A public-private consortium behind the scientific development of drought and pest resistant high yielding maize varieties says last week's approval for national field trials is the way to go.
Acting Kenya Agricultural Livestock and research Organisation (Kalro) Director General Eliud Kiplimo, and the African Agricultural Technology Foundation (AATF) Executive Director Denis Kyetere said they would immediately embark on the next step of identifying suitable varieties for various regions that are adversely affected by stem borers.
"This will help farmers harvest enough to feed their families and get a surplus, which they can sell to increase their incomes, thereby strengthening local communities," said Dr Kyetere.
Dr Kiplimo said success of the Wema Bt maize portends a bright future for agriculture, where the government could give science a central role in providing solutions to food shortages and fighting pests and diseases.
"It will inject new interest in using scientific innovations and fast-track adoption of appropriate technologies to address national food security," he said when he disclosed the new development to researchers currently meeting in Dar es salaam to review the project's progress.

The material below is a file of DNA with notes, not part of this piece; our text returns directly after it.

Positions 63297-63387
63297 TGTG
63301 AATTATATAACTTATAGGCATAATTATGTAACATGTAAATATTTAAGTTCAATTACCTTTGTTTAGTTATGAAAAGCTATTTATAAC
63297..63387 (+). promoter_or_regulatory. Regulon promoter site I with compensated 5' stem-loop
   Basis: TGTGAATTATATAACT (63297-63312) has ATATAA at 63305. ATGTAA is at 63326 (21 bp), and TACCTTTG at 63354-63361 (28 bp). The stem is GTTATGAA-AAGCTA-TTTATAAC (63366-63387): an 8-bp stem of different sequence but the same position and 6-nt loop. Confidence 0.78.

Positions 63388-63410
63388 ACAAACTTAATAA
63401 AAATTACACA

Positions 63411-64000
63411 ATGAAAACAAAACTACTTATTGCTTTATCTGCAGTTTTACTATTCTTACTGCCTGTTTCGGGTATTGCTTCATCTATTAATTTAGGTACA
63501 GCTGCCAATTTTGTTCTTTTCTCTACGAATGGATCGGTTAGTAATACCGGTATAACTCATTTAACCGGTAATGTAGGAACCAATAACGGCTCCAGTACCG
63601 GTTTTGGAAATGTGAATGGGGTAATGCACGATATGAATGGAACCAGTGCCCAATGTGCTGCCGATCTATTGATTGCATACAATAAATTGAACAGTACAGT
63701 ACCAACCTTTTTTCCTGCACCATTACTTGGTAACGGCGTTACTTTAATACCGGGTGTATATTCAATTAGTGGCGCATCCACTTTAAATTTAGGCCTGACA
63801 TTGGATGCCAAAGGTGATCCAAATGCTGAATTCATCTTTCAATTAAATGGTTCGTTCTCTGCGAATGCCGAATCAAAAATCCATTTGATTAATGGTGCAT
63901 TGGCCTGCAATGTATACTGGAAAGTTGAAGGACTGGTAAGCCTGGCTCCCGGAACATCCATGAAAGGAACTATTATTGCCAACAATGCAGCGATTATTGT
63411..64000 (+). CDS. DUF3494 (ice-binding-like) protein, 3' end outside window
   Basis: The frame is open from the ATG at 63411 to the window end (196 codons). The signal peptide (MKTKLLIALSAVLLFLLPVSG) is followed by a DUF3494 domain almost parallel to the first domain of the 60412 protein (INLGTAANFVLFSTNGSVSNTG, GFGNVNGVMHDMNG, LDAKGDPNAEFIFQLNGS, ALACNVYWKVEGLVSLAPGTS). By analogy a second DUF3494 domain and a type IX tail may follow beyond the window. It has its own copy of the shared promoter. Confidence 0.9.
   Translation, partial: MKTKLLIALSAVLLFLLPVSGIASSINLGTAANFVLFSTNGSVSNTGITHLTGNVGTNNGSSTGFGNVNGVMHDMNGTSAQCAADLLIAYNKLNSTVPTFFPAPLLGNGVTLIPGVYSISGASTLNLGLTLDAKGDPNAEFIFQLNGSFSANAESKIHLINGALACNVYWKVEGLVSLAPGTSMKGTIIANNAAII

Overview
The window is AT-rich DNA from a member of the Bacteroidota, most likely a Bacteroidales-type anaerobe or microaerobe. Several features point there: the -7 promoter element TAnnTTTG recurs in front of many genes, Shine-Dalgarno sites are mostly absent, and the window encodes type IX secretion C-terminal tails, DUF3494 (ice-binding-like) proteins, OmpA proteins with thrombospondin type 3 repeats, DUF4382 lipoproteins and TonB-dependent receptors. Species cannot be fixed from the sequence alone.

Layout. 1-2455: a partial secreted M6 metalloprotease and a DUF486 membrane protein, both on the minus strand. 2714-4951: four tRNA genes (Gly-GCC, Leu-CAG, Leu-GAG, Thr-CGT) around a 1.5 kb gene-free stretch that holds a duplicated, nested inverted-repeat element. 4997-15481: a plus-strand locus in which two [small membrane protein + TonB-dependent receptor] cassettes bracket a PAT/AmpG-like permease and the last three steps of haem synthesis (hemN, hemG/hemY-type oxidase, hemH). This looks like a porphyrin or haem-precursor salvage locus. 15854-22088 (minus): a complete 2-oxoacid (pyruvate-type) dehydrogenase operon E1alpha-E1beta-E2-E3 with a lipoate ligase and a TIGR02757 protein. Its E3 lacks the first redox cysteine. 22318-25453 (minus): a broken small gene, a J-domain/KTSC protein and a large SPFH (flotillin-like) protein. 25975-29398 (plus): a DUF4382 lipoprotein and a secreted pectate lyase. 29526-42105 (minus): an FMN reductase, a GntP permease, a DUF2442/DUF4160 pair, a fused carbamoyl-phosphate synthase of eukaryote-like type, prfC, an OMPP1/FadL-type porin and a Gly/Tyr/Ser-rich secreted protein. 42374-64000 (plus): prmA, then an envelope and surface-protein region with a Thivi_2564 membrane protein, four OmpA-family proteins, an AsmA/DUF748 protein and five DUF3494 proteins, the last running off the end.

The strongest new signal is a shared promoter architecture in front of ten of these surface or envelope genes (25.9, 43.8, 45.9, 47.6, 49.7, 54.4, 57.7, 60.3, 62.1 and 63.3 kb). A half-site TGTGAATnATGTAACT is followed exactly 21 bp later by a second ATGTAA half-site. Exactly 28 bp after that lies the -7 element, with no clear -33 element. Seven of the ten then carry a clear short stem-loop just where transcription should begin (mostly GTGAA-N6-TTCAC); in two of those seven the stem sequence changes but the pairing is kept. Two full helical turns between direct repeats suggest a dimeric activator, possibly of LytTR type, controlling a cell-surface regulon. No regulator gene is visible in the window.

AATF and Kalro launched scientific trials after socio-economic studies showed the spotted stem borer (Chilo partellus) and the African Stem Borer (Busseola fusca) wreaked havoc across maize plantations, causing smallholder farmers a Sh9 billion loss, equivalent to 400,000 bags of maize, which then forced the government to import the staple.
CONTROLLED MAIZE INFESTATION
The three-year trial led to development of Bt maize varieties that effectively controlled maize infestation and damage by the two major pests.
The NPT process, they said, would take two years as the variety release process takes about two planting seasons before the maize is eventually reaches farmers.
It is after the trials and testing that the minister for Agriculture sanctions release of proven Bt Maize varieties suitable for the various regions for propagation and sale to growers.
The statement said Kenyan and African farmers need a range of options including access to GM technology that could increase their yields and help Kenya fight food insecurity.
The first GM crop testing began in the 1980s and there have now been more than 2,500 regulatory approvals granted by 60 countries on more than 300 products globally.